Oh you heard me. I've got for you on this fine sunny day spices, capers, chives, balsamic reduction, and STEAK. I said ribeye because that's what I used, because that's what I had in my freezer, because that's what form of steak was included in the part-of-a-cow that we went in on with my sister-in-law and her husband. (They buy either a quarter or half of a grass-fed, free range cow annually from a local farmer in their town, which is about an hour from the Twin Cities. They ask us what we want, give us a list of the cuts they have available and are willing to share, and we end up with a couple hundred dollars worth of really great, really lean meat that we gradually use throughout the winter.)
This was the entree I served for our homemade Valentine's Day dinner. We started with two ribeye steaks that weighed - with no bones, mind you - 1 pound 13 ounces. That is a huge amount of meat, but it cooked down to a bit less. We each ended up having a generous 6-ounce serving on Monday night, and then the leftovers were used the following night in a steak sandwich (for MC) and steak salad (for me, restricted carbs and all) - each using a 3-ounce portion of meat, sliced thin and trimmed of all fat. There was a 3-ounce chunk leftover. (I am kind of obsessed with my kitchen scale lately. Can you tell?) So anyway, what does that give us? 12 + 6 + 3 = 21 ounces, divided by 16 ounces per pound = 1 pound 5 ounces after cooking and trimming of fat. Why am I telling you all this? Because maybe, like me, you are a steak rookie. Maybe you've never used a real outdoor grill in your life. Maybe when you search for "ribeye" recipes online and encounter ingredient lists calling for 'four 3/4-inch ribeye steaks', you have to call your mom for instructions on how to reconcile the need for a certain thickness of steak with the fact that you have two massive steaks in your freezer that weigh nearly 2 pounds and are over an inch thick, and why, oh why, don't all recipes use weights rather than inches? Maybe I'm going into seemingly unnecessary detail about my steaks so that you will feel confident using whatever kind of steak you can get your hands on. Maybe my point is that the rub and the vinaigrette that I'm about to describe for you are so freaking delicious that it doesn't matter what kind or size of steak you use. (Although I think the kind that comes from cows who had a great, free range life and just maybe one bad, final day is the best kind.)
Appropriate adjectives/phrases to define this meal, in all capital letters, which is highly appropriate in this instance:
JUST SPICY ENOUGH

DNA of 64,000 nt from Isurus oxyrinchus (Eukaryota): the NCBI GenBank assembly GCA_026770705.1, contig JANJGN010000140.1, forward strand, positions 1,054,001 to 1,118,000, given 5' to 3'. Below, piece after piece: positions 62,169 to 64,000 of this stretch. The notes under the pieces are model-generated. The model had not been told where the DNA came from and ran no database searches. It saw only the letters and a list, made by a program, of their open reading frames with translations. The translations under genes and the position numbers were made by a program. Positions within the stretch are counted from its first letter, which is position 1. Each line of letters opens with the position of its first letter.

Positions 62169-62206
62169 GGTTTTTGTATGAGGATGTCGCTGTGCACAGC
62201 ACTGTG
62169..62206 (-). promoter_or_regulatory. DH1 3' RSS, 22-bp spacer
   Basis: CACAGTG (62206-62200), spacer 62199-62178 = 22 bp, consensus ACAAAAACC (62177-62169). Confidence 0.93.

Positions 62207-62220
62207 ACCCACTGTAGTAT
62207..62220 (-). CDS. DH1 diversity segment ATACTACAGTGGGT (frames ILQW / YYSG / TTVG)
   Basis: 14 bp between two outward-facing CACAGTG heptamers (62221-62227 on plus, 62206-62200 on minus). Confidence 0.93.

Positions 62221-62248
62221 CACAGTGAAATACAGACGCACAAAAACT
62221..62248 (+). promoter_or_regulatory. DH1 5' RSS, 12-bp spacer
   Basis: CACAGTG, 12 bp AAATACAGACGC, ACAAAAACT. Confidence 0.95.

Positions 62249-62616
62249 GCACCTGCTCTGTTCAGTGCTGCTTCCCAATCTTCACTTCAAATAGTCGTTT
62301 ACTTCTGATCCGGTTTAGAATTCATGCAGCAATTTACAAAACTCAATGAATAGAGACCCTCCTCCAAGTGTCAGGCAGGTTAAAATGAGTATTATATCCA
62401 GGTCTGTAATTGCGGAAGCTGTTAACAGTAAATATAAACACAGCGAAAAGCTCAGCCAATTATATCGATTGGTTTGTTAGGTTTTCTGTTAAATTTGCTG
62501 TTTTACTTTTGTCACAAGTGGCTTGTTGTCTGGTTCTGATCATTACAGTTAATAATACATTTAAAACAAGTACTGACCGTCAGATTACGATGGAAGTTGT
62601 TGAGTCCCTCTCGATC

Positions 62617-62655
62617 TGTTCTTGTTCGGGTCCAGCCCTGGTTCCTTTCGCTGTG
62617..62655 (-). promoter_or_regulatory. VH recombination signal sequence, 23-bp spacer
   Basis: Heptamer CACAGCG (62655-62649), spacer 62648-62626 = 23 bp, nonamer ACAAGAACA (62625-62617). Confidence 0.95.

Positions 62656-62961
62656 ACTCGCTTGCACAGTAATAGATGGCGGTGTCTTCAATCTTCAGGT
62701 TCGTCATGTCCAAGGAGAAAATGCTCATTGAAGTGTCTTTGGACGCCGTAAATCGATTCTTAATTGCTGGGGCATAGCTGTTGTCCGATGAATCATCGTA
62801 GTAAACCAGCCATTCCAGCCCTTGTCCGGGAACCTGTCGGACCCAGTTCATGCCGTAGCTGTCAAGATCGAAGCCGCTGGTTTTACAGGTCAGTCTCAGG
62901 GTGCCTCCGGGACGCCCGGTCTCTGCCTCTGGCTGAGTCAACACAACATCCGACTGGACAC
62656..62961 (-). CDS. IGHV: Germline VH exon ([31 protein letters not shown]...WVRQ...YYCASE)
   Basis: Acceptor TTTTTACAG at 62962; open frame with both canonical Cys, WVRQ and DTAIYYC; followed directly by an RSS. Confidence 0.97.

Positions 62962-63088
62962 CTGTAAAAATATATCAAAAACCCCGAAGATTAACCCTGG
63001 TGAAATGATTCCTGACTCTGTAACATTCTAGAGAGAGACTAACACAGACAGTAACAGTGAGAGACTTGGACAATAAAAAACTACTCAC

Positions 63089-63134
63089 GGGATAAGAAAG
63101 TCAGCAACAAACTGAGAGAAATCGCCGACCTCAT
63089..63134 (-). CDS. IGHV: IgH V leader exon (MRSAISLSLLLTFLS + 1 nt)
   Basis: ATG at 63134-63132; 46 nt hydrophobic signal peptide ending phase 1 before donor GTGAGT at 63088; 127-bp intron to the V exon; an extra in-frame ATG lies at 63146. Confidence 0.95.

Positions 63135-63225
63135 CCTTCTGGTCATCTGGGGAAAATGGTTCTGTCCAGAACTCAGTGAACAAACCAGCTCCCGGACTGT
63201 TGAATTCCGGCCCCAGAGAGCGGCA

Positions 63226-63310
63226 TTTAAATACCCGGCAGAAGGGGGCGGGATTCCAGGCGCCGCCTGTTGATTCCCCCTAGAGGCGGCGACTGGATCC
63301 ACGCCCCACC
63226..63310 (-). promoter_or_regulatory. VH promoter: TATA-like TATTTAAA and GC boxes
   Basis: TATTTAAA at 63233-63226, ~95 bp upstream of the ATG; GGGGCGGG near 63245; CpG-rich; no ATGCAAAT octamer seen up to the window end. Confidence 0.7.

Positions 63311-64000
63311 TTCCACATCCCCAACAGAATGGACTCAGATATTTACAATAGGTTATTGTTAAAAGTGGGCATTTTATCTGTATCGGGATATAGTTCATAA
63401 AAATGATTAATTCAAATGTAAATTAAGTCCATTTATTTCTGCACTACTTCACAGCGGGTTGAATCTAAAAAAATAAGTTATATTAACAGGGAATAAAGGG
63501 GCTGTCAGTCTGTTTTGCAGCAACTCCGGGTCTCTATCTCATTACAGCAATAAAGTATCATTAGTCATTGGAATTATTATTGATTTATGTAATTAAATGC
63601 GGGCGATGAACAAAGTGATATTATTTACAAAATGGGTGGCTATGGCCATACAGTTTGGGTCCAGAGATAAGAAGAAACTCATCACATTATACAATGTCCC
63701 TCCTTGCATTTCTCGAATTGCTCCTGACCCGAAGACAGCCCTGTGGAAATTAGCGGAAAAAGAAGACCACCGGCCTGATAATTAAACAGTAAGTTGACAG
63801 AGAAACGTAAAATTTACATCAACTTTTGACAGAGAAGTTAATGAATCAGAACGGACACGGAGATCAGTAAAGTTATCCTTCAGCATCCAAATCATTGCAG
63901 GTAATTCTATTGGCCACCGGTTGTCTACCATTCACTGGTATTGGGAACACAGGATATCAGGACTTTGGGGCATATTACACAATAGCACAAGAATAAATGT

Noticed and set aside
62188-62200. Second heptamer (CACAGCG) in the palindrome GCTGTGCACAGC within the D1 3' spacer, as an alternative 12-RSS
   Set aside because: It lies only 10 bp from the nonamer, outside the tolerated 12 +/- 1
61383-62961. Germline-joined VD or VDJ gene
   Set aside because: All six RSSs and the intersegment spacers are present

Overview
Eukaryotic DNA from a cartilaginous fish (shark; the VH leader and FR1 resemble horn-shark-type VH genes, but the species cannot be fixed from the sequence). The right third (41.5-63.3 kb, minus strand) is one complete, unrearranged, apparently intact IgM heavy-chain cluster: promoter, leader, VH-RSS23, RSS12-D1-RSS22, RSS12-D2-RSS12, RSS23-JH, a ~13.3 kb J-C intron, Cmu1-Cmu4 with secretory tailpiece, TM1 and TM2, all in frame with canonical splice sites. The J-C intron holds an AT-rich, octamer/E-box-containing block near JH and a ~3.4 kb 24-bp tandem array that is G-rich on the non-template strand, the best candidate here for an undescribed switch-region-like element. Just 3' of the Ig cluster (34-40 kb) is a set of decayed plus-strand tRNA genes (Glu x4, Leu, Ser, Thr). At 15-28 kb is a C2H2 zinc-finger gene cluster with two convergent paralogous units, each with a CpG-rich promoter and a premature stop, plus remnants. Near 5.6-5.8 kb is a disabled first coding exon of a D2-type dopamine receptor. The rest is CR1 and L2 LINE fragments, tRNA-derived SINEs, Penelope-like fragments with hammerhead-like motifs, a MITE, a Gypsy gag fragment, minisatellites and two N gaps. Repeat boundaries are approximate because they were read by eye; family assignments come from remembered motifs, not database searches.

It pairs nicely with an avocado-bibb salad, some humble poor man's scalloped potatoes*, and a nice cabernet.
Based on the comments for this recipe on Epicurious, the rub alone serves as a perfect steak complement. And the original rub is way less sexy and spicy than the new and improved one I came up with. Point being: you might not even need to make the vinaigrette if you're just looking for some nicely accented steak. But, um, the vinaigrette is REALLY FREAKING AWESOME.
Spiced Ribeye with Caper and Chive Balsamic Vinaigrette
Adapted from Bon Appétit
Yield: 4 servings, with plenty of sauce leftover
For balsamic vinaigrette
1/2 cup balsamic vinegar
1/2 cup minced red onion
1/4 cup olive oil
1/4 teaspoon crushed red pepper
1/4 teaspoon dried thyme
2-4 tablespoons rinsed capers (depending on how much you like capers)
2 tablespoons chopped chives or green onions
1/4 teaspoon each salt and pepper
1.5-2 lbs good quality steak (2-4 big ones)
1 teaspoon butter
3 cloves garlic, pressed
2 teaspoons coarse sea salt
3 teaspoons smoked paprika
1 teaspoon pure chili powder (e.g. ground chipotle or ancho - not a chili powder blend)
1/2 teaspoon cayenne
1/2 teaspoon black pepper
Simmer balsamic vinegar in small pan over medium heat until reduced to 1/4 cup, about 6 minutes. Add red onion, 1/4 cup oil, crushed red pepper, and thyme; return to simmer. Remove from heat; whisk in chives or green onions, capers, salt and pepper.
Rub both sides of steaks with butter and then garlic. Mix paprika, chili powder, peppers, and salt in a small bowl. Sprinkle generously on both sides of steaks. Let stand at room temperature for about an hour.
Prepare barbecue (or cheap grill pan) - you'll want medium to medium-high heat. Brush grill rack with oil to coat or spray grill pan. Grill steaks until cooked to desired doneness, about 3 minutes per side for medium-rare. (For my giant steaks, I cooked them for about 6 minutes per side and accomplished medium or medium-well rather than medium-rare. I'm not a steak pro yet.) Transfer steaks to plates. Spoon vinaigrette over.
* Poor Man's Scalloped Potatoes: Layer 2 pounds of potatoes, sliced 1/8" thick (Use that scary mandolin of yours! This is what it's for!) in a shallow baking dish. Top with a can of cream of mushroom soup. Bake in 350 degree oven for 60-90 minutes (until potatoes are cooked through), then broil for another 10 minutes (until top is browned).